Do a Google search on ‘adoption guilt’ and you’ll find a lot of stories by birth mothers who feel guilty about choosing an adoption place for their children. This is not the guilt that I am feeling.
There are so many interconnected layers of emotions running through our adoption story, I often don’t know where to start untangling them. Then I wonder if it is even worth untangling them at all. The first, and least understood by others, is the guilt of infertility. You ask yourself, “How could we not perform this most basic of human functions?” “Did we wait too long to try?” “Should we have tried harder, or should we have pursued more or different options?” “What lifestyle choices did I make that brought me here?” Because I’ve always planned to adopt, this ‘adoption guilt’ took me totally by surprise. We have a biological son, and every time some stranger asks when we will be giving him a sibling, this infertility guilt rears its head.
Our son is both the recipient and the source of much of my guilt. Would I feel as guilty about pursuing adoption if we did not already have a biological child? I would certainly not feel as much guilt as I do when speaking with other waiting parents who have no children. In some way, I feel as if I am taking away some of their chances of finding their child, because I have already been gifted with a biological child. When we speak of adoption in terms that imply that there are ‘limited resources,’ then I must infer that my participating in the wait is lowering someone else’s chances of adopting a child. Thankfully, Adopt4Life is an incredibly supportive community, and no one has ever said anything to make this guilt into a reality.
The other collection of ‘limited resources’ is within our own family. Between questions of time, attention and money, our adoption journey has certainly already had an impact on our young son. Whether it is missing the Santa Claus parade so that mommy and daddy can attend the Adoption Resource Exchange (ARE) or passing up great vacation options because what extra money we have is going towards agency fees, the impact of adoption is already being felt. Am I being selfish in wanting a second child so much that the first must ‘suffer’? Is missing the Santa Claus parade really ‘suffering’? In the deepest part of the night, these questions swirl and twist with no answers in sight.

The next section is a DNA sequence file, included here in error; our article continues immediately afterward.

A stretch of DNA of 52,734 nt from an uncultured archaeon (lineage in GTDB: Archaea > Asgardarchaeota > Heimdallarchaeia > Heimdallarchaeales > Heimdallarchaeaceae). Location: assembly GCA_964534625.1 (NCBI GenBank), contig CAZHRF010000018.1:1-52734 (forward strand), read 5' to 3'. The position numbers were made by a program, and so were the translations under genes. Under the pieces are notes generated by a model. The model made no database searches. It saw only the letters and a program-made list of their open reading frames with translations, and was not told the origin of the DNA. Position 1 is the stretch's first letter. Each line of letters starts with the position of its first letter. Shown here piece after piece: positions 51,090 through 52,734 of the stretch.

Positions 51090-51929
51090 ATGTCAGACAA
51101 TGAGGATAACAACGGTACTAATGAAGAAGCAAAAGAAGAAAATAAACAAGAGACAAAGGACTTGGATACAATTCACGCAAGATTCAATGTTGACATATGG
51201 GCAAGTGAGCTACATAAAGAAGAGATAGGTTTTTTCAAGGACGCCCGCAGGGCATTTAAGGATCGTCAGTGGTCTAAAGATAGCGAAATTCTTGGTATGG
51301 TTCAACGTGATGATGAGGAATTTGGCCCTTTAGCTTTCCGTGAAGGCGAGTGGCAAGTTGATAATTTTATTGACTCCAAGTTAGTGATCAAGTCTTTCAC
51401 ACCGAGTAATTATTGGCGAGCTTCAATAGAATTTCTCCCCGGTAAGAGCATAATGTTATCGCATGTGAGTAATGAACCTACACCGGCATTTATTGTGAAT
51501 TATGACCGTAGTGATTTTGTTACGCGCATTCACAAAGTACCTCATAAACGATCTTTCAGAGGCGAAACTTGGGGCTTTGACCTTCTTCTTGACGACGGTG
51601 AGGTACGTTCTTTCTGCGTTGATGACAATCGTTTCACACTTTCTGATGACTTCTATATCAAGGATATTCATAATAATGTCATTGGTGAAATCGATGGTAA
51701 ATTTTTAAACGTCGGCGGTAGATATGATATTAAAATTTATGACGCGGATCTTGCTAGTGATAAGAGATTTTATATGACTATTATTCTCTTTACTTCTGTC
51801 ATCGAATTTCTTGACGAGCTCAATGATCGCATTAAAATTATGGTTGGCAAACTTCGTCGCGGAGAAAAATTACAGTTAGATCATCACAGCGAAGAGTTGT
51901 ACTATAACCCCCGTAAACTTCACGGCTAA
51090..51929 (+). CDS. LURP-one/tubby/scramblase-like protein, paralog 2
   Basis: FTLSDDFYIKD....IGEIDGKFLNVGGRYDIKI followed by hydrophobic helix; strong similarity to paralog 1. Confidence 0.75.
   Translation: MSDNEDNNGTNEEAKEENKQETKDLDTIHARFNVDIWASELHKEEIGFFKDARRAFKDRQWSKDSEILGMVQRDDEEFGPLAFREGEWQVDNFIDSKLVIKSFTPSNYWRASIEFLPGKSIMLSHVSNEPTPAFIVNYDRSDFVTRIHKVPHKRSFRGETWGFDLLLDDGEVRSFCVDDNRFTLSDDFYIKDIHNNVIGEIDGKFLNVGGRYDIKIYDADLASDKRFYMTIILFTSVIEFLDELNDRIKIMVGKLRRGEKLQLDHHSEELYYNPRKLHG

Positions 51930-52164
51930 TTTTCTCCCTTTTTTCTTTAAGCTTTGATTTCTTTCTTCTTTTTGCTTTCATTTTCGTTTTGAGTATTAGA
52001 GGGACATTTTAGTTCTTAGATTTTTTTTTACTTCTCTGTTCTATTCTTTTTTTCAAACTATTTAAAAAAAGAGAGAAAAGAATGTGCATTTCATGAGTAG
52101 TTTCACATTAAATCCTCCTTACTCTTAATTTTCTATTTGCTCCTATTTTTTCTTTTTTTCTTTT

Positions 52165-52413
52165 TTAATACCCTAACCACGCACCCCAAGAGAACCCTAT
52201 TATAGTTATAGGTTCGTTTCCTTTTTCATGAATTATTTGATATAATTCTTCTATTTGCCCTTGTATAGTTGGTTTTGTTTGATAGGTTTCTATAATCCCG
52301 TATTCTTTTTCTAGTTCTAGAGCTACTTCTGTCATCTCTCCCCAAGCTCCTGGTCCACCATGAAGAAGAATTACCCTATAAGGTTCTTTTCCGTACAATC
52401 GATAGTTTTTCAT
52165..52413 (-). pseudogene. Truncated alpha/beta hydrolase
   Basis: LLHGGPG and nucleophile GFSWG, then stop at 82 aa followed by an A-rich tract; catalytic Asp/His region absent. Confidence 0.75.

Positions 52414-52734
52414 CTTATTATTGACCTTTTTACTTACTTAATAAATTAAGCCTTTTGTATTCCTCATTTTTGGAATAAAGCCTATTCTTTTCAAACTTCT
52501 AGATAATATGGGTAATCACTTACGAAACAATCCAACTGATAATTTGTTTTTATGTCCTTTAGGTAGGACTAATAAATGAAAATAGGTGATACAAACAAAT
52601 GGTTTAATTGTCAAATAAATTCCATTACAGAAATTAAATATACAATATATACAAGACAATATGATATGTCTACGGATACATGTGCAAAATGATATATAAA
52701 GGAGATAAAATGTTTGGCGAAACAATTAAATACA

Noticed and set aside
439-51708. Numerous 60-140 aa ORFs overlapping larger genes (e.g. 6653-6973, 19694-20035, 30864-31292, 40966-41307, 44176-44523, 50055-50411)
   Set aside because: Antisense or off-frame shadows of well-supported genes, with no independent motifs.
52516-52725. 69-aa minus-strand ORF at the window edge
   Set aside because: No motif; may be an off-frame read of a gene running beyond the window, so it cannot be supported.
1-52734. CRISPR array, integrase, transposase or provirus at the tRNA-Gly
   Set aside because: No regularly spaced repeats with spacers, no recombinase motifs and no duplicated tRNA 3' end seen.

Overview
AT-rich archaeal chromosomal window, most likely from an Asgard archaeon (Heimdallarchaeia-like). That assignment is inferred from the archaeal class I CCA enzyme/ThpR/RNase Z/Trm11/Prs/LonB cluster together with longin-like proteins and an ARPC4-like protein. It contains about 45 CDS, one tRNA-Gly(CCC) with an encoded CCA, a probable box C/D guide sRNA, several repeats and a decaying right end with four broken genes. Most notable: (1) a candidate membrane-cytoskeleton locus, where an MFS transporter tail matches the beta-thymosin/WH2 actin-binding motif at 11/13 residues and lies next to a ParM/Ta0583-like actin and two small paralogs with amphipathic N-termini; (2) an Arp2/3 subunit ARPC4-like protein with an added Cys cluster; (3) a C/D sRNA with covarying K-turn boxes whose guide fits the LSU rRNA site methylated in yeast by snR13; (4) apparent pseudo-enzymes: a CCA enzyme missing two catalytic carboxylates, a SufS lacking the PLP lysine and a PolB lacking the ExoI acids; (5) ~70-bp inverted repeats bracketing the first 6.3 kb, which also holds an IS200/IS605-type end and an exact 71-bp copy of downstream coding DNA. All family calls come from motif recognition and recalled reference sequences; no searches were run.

The guilt that lingers the most, however, is the one which most adoptive parents can likely relate to the guilt of the blessed. We are blessed to have stable lives, we are blessed to be established in our careers and our relationships, we are blessed to be financially secure. In order for us to be blessed with a child, other people’s lives must fall apart. I do not wish these difficult decisions on anyone and yet, at the same time, I kind of do. I often think that this must be some of what an organ transfer patient must feel like while waiting for someone else to die so that they may live.
As we are only at the beginning of our journey, all of these questions and many more will likely continue to swirl and twist. If we do adopt through The Children’s Aid Society (CAS), are we making our son’s life more difficult by bringing a sibling with challenges into our home? How am I going to feel if he, in any way, feels neglected because of a sibling’s greater needs? Will a child through adoption feel like an outsider when others notice how much our biological son looks like his father? As a parent, I have come to realize that guilt is an ever-present passenger on our journey. As a prospective adoptive parent, I have come to accept new forms of guilt and regrets. Such is the journey our life is taking and adoption is an exciting part of that journey.
Despite the challenges these feelings of guilt bring, we still feel that pursuing adoption is worthwhile.